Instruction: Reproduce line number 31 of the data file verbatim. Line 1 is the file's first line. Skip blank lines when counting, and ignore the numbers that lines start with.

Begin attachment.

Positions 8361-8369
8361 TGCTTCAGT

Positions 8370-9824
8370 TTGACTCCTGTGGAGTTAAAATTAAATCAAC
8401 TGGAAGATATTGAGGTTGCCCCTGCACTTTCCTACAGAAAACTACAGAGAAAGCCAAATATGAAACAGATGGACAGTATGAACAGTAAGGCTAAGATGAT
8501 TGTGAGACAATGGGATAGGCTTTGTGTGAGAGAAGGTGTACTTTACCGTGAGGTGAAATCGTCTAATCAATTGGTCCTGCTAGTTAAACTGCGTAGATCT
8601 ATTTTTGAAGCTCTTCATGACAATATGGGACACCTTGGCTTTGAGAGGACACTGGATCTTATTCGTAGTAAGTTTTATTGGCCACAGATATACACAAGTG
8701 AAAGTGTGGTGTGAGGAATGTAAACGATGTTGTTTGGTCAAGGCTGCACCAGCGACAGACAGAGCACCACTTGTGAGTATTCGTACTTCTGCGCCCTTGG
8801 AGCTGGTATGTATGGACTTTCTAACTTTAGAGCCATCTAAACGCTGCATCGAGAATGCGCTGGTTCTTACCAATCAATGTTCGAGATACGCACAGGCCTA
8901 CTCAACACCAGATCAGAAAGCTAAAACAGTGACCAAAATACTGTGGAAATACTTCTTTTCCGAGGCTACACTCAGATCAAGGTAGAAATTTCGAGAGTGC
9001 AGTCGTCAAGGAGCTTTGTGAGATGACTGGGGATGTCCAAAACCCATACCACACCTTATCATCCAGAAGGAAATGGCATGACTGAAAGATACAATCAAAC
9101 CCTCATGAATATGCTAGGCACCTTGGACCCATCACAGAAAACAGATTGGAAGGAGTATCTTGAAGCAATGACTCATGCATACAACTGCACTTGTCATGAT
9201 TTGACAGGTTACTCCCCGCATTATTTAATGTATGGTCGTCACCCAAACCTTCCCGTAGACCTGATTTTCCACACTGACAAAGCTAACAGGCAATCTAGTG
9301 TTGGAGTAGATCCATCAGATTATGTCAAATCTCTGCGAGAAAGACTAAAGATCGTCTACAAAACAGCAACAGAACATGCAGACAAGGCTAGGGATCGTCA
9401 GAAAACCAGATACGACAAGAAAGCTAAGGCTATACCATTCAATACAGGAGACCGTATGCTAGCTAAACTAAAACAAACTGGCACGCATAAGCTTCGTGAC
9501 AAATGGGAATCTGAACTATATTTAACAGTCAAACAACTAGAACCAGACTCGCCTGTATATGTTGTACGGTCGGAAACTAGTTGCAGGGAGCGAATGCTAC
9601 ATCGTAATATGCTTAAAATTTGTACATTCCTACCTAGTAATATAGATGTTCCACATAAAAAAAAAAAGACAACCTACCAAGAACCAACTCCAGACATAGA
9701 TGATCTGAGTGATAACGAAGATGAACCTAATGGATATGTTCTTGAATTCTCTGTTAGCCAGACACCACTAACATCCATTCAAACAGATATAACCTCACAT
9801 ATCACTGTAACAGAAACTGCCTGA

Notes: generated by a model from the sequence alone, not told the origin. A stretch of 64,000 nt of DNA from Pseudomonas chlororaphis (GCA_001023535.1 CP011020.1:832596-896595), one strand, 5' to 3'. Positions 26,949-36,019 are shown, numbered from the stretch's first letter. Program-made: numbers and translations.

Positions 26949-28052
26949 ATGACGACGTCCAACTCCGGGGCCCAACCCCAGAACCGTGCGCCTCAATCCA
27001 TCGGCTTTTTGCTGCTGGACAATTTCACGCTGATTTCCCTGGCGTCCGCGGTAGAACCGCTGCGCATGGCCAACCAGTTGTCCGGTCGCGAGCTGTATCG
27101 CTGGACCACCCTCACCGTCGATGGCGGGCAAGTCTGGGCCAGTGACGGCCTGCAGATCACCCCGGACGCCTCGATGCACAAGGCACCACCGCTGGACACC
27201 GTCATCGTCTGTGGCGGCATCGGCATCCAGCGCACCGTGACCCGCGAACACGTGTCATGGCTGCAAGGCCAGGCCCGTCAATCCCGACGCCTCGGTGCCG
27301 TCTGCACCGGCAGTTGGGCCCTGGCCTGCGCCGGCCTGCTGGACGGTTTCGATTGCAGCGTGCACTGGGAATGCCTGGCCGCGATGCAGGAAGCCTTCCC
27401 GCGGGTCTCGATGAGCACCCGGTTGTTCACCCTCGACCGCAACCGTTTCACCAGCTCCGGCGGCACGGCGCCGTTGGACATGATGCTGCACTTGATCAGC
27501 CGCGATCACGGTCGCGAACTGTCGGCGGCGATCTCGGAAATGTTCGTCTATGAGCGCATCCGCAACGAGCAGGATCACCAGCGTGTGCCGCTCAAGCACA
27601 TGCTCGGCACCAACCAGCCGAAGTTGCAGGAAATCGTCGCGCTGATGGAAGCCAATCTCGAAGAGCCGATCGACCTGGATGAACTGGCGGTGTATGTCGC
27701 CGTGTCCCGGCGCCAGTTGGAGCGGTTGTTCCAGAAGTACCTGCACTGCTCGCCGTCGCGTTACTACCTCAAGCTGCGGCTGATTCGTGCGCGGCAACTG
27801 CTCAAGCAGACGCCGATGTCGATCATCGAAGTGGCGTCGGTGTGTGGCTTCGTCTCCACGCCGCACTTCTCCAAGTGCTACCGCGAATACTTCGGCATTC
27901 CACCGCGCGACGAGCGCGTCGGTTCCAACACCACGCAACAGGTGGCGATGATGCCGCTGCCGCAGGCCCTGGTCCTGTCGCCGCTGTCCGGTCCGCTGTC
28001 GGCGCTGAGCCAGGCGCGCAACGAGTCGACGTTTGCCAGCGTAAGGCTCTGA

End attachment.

27801 CTCAAGCAGACGCCGATGTCGATCATCGAAGTGGCGTCGGTGTGTGGCTTCGTCTCCACGCCGCACTTCTCCAAGTGCTACCGCGAATACTTCGGCATTC